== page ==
“Now you say you’re lonely You cried the long night through Well, you can cry me a river, cry me a river I cried a river over you
Now you say you’re sorry For being so untrue Well, you can cry me a river, cry me a river I cried, cried, cried a river over you”
Exhibit 1: George Eustice is unhappy with the constrains on political advertising.
Exhibit 2: Anna Soubry is a tad unhappy that: “I barely see my children, my partner gets pickled off because he doesn’t see me. I work seven days a week, 12 hours a day and I am not exaggerating. I do not have a day off,”
Nigel Farage repeats the same old complaints and jokes.
So George Eustice believes it is right that decisions about where to allow political advertising in Britain should be a matter for our own national Parliament. Why such a minor matter should bother Eustice when he is part of the body that has ceded just about every other aspect of Parliamentary duty, bothers me somewhat. In any event is it not our choice what parliamentary advertising is to be permitted, how often and how long each pack of lies should last? This entire charade of parliamedntary democracy costs us over £10million a year – and if that does not give us the right, then what does?
Anna Soubry can wail all she likes – she chose to enter politics, she accepted the promotion to ministerial rank, did she not consider the downside where her family life is concerned? Perhaps if she was not part of a political system that believes nothing can function without the finger of central government in the mix, just perhaps her workload would not be so great?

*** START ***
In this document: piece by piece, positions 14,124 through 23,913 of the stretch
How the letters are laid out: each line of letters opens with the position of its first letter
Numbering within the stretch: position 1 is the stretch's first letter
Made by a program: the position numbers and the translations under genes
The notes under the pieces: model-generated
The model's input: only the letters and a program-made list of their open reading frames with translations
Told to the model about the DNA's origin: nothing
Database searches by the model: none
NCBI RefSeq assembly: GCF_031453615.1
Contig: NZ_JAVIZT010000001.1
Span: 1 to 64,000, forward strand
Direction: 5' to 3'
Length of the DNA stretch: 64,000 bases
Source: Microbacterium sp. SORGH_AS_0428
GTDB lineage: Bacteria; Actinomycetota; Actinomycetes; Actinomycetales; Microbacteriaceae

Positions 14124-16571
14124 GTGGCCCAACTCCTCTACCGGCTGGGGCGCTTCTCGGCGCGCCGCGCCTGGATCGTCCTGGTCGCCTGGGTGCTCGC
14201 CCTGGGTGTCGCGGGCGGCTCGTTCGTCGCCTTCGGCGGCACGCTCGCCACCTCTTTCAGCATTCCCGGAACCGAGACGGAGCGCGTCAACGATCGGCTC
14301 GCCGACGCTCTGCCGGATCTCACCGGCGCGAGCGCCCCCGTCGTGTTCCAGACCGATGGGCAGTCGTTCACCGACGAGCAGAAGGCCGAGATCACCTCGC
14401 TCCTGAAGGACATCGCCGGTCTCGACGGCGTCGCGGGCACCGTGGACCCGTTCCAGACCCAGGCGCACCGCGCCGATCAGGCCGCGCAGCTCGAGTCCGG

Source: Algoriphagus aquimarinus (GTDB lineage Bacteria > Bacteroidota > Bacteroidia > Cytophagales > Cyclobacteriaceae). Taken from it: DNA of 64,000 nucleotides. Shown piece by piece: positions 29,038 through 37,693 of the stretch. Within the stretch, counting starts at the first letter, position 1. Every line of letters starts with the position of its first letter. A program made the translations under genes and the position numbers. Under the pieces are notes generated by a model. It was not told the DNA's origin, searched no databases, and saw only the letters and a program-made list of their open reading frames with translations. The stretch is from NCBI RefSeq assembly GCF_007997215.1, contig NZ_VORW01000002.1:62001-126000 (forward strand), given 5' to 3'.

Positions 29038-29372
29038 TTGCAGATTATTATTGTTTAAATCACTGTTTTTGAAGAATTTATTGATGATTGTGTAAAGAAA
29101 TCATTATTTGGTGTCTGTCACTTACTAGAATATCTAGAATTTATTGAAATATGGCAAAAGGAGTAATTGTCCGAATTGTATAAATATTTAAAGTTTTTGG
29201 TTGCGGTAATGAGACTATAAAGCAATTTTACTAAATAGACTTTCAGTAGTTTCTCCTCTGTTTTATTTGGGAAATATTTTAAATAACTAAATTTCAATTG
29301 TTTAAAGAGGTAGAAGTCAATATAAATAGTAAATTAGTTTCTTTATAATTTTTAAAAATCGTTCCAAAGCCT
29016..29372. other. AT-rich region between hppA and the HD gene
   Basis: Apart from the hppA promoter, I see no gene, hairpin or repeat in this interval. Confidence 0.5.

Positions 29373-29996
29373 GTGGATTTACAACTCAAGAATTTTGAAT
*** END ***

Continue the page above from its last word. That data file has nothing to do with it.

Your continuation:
Michael White found Farage’s speech at the press gallery lunch a fascinating experience – well, attend another event where Farage is the speaker and he will hear the same grievances and jokes. The comment at the beginning of White’s piece about Farage having missed a trick is one that I and others have been making for some time – namely a lack of “gravitas”, a lack of detail about policy funding in a manifesto, which like any other, is worded in extremely loose fashion. As I wrote on 23rd March this year;
“so a question to my Ukip readers: Why has the page: “Constitution Ukip policy 2009 – How we are governed”” disappeared” (“404″ results)? Even clicking on “Manifesto” does not produce any policy about our constitution. From memory this document promised referenda on “selected” or “certain” matters (apols, can’t recall the exact wording); but selected or certain were not specified. Why will Ukip, which professes to be a Libertarian party, not adopt the principles of direct democracy – sorry, rhetorical question, because like all present political parties they wish to retain their power over we the people. Were a miracle to happen and Ukip formed a government, where the matter of our system of democracy is concerned – and the deficits contained therein, we are back to the age-old adage: plus ça change, plus c’est la même chose.”
It is still noticeable by its absence – and no answer have I ever received. See what I mean about loosely-worded manifestos? Just on what “selected” or “certain” matters would Ukip allow us a referendum? Or has this policy been dropped?
Is it any wonder that we, the people, “cry rivers” over the standard of our politicians and our system of democracy? When Farage said that you can’t put a cigarette paper between the Lib/Lab/Con he omitted to include Ukip. All four parties believe in representative democracy and consequently all will continue to hound us, direct us, control us – so as I wrote above: “plus ça change, plus c’est la même chose.”
Klein Verzat reports that the European Commission wants to impose on farmers and gardeners in the future the use of unit seed. Old and rare species have little chance of an approval, its cultivation is punishable by law – even if it takes place in the private garden – and ends his post with the words: “Can we leave now?”. Those four words are how I feel about our political class and system of democracy. I’m fed up “crying rivers”.